The trends behind such things as DevOps, Agile, and Git lead us to a place where teams desire to own everything involved in their development space including code, process, and tools. Supporting this democratization can pose challenges to centralized teams who now have to support quickly evolving, "team unique", processes and needs. This presentation will use some experiences of the CarMax CM team with the ProGet tool to highlight some of the challenges we experienced and the techniques we used to make this transition.


Outline/Structure of the Presentation

  • Introduction
    • Who I am, experience, etc.
    • What the presentation is about (CM team's journey from centralized control to 'democratization')
  • Where we started
    • Centralized 'ownership' of tools
      • ClearCase
      • TeamCity
      • Homegrown delivery scripts
    • Centralized process
      • Build/Deploy development
      • Formal requests
      • Build/Deploy performance
      • User provisioning
  • Where we ended (so far)
    • Centralized tools *support*
      • GitHub
      • TeamCity
      • ProGet
      • Subversion
      • Homegrown delivery system (integrated)
    • Teams own their processes
      • Development teams own usage patterns. (CM team steps in only when tool stability is an issue).
      • Self service build, deploy, and user management.
      • CM build/deploy is more a 'value add' service (particularly to smaller teams) rather than a requirement.
    • CM team focus is stability, mentoring, and resolving issues.
  • Benefits of this new world
    • Allows the CM team to focus on keeping tools up-to-date, stable, and research best use practices.
    • Able to support more users: people are able to fish for themselves rather than being given fish. ex: Time that was spentwriting the builds is spent helping with issues/advising on best use.
    • Allows the CM team to keep out of the weeds and 'see' better solutions to issues: such as ProGet.

  • Real life illustrations

    • ProGet for managing legacy database/unix packages
      • Replacement for a home-grown system using ClearCase
        • Scripted
        • Code grouped into packages (labels)
        • Involved a number of 'states' - recorded using ClearCase attributes.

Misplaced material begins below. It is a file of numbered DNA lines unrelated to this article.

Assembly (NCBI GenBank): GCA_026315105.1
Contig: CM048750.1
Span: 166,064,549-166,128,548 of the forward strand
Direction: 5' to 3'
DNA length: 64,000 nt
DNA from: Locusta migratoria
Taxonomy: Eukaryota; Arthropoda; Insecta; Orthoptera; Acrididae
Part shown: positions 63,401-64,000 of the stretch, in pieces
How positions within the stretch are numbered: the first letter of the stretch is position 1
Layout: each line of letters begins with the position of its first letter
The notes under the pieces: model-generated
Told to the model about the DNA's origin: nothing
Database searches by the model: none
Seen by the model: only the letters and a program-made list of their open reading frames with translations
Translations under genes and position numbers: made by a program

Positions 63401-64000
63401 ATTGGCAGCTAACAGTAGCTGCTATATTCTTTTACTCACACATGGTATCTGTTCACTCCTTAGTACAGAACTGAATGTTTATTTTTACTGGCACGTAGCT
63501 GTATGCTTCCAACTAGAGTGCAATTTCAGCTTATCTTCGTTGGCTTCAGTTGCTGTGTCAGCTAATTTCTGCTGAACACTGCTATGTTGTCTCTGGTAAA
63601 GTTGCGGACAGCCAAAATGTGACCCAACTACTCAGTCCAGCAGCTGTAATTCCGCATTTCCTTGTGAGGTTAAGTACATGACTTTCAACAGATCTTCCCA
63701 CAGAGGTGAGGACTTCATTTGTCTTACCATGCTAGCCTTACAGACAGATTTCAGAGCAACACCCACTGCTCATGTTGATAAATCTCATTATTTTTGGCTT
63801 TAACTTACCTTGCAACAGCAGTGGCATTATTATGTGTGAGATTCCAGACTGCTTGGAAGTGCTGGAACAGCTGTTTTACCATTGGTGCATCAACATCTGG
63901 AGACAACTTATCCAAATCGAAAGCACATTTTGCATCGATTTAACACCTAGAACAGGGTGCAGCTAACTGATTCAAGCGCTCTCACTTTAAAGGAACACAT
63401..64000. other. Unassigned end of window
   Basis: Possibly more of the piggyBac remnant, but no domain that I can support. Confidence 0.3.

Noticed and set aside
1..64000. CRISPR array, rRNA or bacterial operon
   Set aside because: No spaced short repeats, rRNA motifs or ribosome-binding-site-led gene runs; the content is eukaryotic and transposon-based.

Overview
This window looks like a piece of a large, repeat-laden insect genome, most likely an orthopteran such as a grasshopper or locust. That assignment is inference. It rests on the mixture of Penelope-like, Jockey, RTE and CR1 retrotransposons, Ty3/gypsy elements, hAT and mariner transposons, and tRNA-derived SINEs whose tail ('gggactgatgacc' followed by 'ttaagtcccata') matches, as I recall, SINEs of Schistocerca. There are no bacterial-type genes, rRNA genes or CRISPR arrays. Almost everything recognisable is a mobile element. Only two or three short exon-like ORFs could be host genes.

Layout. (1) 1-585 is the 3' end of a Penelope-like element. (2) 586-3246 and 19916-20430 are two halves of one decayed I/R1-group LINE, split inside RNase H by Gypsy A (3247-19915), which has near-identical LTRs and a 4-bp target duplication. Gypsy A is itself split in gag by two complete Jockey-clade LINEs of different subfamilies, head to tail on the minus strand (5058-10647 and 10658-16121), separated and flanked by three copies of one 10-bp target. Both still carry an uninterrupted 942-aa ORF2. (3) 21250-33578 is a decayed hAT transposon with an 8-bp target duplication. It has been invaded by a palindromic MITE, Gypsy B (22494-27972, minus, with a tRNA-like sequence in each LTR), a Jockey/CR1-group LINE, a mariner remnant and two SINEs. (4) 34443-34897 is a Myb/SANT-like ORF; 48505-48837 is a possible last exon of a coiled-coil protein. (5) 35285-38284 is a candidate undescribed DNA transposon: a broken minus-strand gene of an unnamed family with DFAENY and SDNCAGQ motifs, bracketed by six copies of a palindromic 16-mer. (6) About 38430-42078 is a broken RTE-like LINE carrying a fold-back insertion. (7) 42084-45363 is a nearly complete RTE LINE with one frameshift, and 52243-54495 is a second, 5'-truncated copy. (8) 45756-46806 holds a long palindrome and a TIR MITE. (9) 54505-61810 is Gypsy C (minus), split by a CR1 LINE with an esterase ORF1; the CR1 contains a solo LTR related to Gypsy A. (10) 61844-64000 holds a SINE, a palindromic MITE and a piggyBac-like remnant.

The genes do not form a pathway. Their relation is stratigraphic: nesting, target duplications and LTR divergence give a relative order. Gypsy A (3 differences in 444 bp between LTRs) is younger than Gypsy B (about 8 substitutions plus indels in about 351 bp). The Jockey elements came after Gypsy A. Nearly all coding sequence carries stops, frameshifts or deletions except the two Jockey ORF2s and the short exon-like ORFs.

• Source moved into GitHub
        • No feature that could replace CC attributes. (Branches are not a good way to 'store' state information)
      • ProGet Universal Packages was an elegant solution
        • Standard directory structure (in GitHub repo)
        • User creates manifest file, checks into GitHub.
        • 'Right-Click' submit of manifest file - picked up by TeamCity job.
        • TeamCity job uses Upack add-in to package and ProGet API calls to add package to 'Ready for Test' feed.
        • Packages are consumed manually or through automation (by API calls).
        • Additional feeds - 'Ready for Implementation' and 'Implementation' were provisioned with the intent that the ProGet promotion model would be used just as the ClearCase one was.
    • ProGet for managing third party packages
      • driven by Git binary issue.
      • Git LFS is a good mitigation and deals with the symptom - but maybe not the underlying root 'need'.
      • The right solution - for us - was ProGet
        • Good price and feature set.
        • Has roots in nuget/.net, and we have substantial .net development.
        • Universal packages were attractive to solve some of our unique needs.
        • This was a case where the CM team implemented the product (ProGet) based on seeing a strategic need rather than as a result of any pain.
      • Initial implementation.
        • Turned out the first benefit was entirely unforseen: enabled usage of Maven by the automation testing group.
        • Prior to using ProGet there was a lot of difficulty getting items from the community sites due to network, firewall, proxyissues. Much suffering was removed by configuring things so ProGet could get to the 'outside' then serve the packages internally.
        • This alone ended up moving ProGet into the 'mission critical' category.
        • Caching also was a big draw as it would speed up builds.
        • Beware of the dog: WebDAV and ProGet incompatability.
      • It took us a few attempts to come up with a good usage pattern.
        • The key development in this was a shift of 'responsibility' from the package producer to the package consumer: each consumer of a package is ultimately responsible for making sure it works for them. This resolves a major CM issue: the producer of a package often times doesn't know everyone who is using the package, let alone for what and so has difficulties testing all the possible scenarios.
        • After that realization, the usage model almost wrote itself:
          • Cascading feed model: Enterprise -> Team/Product
            • The enterprise feed connects to the third party community feed(s), and also contains home grown packages that can be shared across the company.
            • Team/Product feed connects to the enterprise feed, and contains home grown packages in testing or those that are not intended for general sharing.
            • Promotion from team/product feed to enterprise feed is performed by the producing team.
  • Misc
    • Experience working with Inedo/Support
    • Features we really like
      • Access token to user rather than feed
      • Promotion model
      • Storage reporting.
    • Exiting new features
      • "package consumer" API

Learning Outcome

Get a basic understanding of how centralized teams must change to support decentralized ownership of tools and process.

Target Audience

People involved in DevOPs and those that manage them

Prerequisites for Attendees

Have some basic knowledge of CI/CD

schedule Submitted 1 year ago